Barrett wasn’t kidding about the armed escort, though they didn’t come to the restaurant. We met up with them somewhere in town and transferred from the cars into one vehicle.
All six of us were put into a van with one guy with a machine gun in the van with us, one in the passenger seat–or actually he sat in the passenger side window with his gun on the roof–and a driver who didn’t have a visible gun but only because he used both hands to drive.
We heard gunshots at one point on that drive back to the hotel. I felt a stone in the pit of my stomach. It probably wasn’t even related to what was going on by the hotel, though, because that was probably a totally different part of the city.
We pulled up at one point for our driver to talk to another armed man. I couldn’t make out much of the conversation despite everyone else being deathly silent. My guess is it was some kind of check point? Or maybe he was just asking a buddy what was up ahead. Either way the result was we turned around and went a different way.
We drove maybe another ten minutes and then into a parking garage that didn’t look familiar. The guy in the back with us got out and stood beside the van, looking around. I imagined that he was looking for a good spot to shoot us and dump our bodies.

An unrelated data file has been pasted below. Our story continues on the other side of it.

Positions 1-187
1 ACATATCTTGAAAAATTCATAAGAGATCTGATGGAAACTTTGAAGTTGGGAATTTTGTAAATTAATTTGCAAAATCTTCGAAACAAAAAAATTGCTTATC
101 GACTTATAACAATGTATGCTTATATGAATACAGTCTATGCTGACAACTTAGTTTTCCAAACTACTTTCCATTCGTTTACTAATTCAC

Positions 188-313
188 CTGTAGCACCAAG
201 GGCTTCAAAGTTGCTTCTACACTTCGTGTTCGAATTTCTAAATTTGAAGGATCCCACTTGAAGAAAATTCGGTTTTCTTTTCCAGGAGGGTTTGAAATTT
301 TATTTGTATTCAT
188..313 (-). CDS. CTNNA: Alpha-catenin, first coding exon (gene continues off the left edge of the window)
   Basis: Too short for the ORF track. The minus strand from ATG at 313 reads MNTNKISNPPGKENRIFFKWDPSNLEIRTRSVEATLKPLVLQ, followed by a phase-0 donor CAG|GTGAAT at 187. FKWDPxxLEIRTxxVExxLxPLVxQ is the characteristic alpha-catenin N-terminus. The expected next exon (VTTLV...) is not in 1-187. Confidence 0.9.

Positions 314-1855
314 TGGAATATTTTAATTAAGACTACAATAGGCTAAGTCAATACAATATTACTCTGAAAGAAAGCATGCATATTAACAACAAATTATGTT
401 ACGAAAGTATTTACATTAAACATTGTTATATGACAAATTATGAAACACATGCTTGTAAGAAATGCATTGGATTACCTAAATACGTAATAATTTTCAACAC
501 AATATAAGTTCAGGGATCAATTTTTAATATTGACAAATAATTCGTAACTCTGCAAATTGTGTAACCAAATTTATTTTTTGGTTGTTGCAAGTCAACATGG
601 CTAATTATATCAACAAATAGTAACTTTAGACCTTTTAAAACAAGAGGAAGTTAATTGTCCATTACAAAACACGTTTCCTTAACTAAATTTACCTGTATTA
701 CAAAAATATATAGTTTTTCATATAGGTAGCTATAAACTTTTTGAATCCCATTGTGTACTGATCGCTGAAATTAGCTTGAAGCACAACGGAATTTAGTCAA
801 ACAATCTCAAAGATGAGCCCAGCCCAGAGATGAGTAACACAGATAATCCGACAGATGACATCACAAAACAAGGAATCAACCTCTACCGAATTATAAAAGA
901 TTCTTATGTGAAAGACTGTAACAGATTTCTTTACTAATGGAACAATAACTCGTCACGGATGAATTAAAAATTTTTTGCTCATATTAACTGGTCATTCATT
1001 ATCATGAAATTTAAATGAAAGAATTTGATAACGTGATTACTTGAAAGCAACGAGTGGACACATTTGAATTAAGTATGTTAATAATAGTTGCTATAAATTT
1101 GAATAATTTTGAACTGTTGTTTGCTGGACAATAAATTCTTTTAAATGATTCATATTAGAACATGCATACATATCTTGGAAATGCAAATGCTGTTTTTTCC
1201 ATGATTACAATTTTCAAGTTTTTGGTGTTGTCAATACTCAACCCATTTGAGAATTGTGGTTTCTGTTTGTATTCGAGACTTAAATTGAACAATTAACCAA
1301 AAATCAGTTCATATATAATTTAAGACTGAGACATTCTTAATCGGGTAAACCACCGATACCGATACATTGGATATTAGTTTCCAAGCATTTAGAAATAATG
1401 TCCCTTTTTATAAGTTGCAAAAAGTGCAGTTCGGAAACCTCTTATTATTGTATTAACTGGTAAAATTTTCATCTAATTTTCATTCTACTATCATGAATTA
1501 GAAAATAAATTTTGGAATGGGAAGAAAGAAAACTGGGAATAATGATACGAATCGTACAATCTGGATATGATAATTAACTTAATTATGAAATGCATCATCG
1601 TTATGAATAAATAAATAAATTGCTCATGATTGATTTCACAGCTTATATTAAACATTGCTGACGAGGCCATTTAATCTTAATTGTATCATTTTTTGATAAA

“Why are we stopping here?” Barrett asked the driver.
He had the best English of the three, which was to say not that good. He gave some halting explanations that I can’t even recreate but eventually we got the gist that we were waiting for some kind of trouble to pass by or blow over.
That’s totally logical on the one hand, but on the other hand the longer I sat in a van under armed guard, the more anxious I got.
The cramp started in my hand. I squeezed my palm between my thighs, willing it to go away. The last thing we needed was that. I tried not to let on that anything was going on.
But just sitting there, waiting, with no idea how long it would be, was torture. I was doing shit like trying to count to two hundred in my head without getting distracted. But pain was distracting.
I couldn’t stand sitting there in pain and silence anymore. At least let there be not silence. I started talking to Ziggy. I didn’t care that everyone else was sitting right there with us. He was next to me with Tony on his other side across the van bench.
“I never got to ask you how you thought the show went. There was that…argument and then bam, I was down for the count.” I didn’t use Linn’s name.
“I thought the show went fine,” he said, voice soft. “This isn’t the time or place for perfectionism.”
That wasn’t what I expected him to say. “It’s not?”
“No. During rehearsal, sure. But at this point I think it is what it is.”
The gunman in the passenger seat climbed out of the van and went to share a cigarette with his counterpart a few yards away. None of the rest of us dared move.
I went on. “For what it’s worth I think the band fuckup probably wouldn’t have happened if I’d been at the top of my game.”
“But you’re not, dear one, and last I looked you weren’t playing the drums.” He shifted slightly so his leg was more tightly pressed against mine.